HIV Seroprevalence in children whose mothers were seronegative at antenatal care booking in an immunization centre in Calabar, Nigeria
15 June 2012
26 October 2012
28 July 2015 (online)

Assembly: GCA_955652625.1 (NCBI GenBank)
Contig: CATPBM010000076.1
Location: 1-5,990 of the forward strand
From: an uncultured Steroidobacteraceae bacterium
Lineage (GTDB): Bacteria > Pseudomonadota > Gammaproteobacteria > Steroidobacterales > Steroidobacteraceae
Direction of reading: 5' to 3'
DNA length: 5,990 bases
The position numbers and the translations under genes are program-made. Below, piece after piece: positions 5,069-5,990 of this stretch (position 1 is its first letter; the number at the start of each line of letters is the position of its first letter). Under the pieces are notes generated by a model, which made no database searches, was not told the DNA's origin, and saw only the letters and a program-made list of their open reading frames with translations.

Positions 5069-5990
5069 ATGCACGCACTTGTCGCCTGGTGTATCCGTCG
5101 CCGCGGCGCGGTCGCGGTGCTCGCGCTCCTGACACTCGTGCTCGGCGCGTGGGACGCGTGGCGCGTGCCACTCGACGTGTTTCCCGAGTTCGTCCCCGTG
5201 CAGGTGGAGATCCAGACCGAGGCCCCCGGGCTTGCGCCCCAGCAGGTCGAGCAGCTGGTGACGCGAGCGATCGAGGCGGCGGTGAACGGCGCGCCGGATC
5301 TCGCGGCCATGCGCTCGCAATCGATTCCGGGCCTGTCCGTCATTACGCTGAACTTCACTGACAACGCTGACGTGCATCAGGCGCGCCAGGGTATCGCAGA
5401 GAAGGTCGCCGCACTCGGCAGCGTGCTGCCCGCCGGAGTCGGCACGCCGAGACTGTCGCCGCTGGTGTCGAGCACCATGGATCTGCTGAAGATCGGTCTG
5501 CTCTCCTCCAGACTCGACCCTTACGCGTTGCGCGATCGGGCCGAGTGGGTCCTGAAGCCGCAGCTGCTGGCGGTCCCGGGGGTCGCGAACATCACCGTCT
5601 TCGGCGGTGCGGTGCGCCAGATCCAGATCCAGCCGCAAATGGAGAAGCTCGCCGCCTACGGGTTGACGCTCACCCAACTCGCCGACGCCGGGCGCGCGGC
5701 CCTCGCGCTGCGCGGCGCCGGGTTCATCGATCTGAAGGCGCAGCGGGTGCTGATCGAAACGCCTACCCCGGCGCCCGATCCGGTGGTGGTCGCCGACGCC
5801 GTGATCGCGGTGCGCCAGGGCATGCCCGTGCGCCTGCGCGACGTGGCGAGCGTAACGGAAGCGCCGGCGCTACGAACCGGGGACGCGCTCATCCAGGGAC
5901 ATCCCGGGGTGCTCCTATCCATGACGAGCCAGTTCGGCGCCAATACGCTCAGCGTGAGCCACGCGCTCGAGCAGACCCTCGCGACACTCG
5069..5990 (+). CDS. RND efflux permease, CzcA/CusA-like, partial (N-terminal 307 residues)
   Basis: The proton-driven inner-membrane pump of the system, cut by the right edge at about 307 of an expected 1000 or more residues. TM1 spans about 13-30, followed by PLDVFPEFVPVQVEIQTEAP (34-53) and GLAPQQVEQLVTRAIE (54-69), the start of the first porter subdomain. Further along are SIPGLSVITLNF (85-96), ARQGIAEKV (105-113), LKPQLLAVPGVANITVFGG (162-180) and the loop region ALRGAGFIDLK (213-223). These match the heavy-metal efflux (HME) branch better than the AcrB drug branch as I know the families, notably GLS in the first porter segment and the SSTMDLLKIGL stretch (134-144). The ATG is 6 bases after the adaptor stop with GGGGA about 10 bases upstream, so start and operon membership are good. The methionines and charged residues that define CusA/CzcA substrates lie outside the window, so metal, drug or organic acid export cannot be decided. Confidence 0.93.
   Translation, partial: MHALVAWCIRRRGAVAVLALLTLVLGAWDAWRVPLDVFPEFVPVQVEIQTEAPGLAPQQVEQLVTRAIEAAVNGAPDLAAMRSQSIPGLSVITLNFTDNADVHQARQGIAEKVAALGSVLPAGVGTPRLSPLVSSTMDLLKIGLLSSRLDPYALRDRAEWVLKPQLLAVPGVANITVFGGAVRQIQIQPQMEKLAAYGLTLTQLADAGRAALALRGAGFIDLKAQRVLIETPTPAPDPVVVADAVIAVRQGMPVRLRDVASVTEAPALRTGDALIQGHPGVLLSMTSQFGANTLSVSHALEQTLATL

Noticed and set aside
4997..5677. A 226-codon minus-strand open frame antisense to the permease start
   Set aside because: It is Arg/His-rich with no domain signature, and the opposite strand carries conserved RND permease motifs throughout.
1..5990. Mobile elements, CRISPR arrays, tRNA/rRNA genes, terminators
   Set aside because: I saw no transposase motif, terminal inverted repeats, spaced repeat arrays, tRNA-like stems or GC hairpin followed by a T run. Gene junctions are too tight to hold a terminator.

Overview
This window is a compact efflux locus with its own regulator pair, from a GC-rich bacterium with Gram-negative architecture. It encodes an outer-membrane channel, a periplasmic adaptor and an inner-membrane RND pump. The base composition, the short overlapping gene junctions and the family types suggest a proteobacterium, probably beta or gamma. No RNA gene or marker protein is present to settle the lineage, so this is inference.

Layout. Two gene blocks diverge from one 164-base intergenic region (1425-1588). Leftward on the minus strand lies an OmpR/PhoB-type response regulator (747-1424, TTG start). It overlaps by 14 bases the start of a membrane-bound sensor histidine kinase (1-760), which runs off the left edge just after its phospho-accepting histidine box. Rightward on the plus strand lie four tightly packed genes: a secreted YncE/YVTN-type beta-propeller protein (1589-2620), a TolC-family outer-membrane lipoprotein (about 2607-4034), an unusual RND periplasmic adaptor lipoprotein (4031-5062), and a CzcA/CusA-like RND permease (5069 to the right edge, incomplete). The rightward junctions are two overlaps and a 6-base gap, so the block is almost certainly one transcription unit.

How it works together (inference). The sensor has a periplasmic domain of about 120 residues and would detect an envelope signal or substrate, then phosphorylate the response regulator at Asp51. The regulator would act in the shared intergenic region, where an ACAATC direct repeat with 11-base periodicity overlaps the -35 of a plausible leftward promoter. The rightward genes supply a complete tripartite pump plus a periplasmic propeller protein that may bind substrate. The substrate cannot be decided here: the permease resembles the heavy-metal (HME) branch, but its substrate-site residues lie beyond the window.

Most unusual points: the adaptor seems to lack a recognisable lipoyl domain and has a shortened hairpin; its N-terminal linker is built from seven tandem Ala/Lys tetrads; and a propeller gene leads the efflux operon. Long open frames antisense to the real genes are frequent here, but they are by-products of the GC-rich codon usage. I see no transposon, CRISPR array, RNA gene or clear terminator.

Mother-to-child transmission (MTCT) of HIV infection is the main mode of transmission in children. The Prevention of mother to child transmission is targeted at reducing the transmission of HIV to infants of infected mothers. However, this has not appreciably created the desired impact in some centres. The study presents a preliminary report from an immunization centre of the HIV sero-status in children whose mothers were sero- negative at antenatal booking. One hundred and fifty healthy children of consenting mothers who were HIV sero-negative at antenatal care booking were recruited into the study. Bio data of the children and the socioeconomic status of parents were determined. All recruited infants were screened for HIV 1&2 antibodies and results analysed. All positive infants were referred for DNA-PCR. Eight (5.3%) of the 150 children tested positive to HIV. Half of the seropositive infants belong to the middle social class all mothers of seropositive infants were HIV positive. One of the five seropositive infants had positive DNA-PCR while three were lost to follow up. The sero-positivity of HIV infection among infants whose mothers were previously negative during ANC booking was relatively high. A second HIV screening should be done shortly before delivery is recommended and children presenting at immunization clinic whose mothers did not have screening late in pregnancy should be screened.